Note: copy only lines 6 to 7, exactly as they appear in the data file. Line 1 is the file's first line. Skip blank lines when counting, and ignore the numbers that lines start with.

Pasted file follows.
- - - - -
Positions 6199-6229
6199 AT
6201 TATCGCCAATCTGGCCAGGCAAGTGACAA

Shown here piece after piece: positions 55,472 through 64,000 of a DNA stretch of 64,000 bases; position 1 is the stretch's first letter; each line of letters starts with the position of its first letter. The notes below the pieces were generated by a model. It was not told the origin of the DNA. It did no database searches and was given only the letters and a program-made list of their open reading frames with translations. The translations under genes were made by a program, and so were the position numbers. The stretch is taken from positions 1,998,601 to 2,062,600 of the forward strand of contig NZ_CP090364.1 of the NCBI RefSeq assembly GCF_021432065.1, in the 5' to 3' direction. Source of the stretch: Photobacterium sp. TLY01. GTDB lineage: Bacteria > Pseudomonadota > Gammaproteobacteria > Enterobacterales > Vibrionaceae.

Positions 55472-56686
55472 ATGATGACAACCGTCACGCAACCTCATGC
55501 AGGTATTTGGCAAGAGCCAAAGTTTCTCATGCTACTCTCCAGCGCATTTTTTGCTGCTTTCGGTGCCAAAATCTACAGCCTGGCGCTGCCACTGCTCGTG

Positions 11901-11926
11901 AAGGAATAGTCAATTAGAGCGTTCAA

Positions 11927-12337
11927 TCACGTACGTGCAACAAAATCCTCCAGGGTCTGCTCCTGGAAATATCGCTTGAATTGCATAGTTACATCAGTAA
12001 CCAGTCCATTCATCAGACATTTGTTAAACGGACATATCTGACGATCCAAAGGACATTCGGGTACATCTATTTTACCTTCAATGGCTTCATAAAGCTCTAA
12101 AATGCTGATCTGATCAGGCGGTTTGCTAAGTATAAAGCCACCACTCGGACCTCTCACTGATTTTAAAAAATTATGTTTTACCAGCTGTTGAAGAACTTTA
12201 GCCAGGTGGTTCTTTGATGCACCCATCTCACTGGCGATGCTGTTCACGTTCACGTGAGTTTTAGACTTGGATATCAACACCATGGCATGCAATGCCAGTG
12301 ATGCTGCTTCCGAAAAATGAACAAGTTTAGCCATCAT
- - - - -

55472 ATGATGACAACCGTCACGCAACCTCATGC
55501 AGGTATTTGGCAAGAGCCAAAGTTTCTCATGCTACTCTCCAGCGCATTTTTTGCTGCTTTCGGTGCCAAAATCTACAGCCTGGCGCTGCCACTGCTCGTG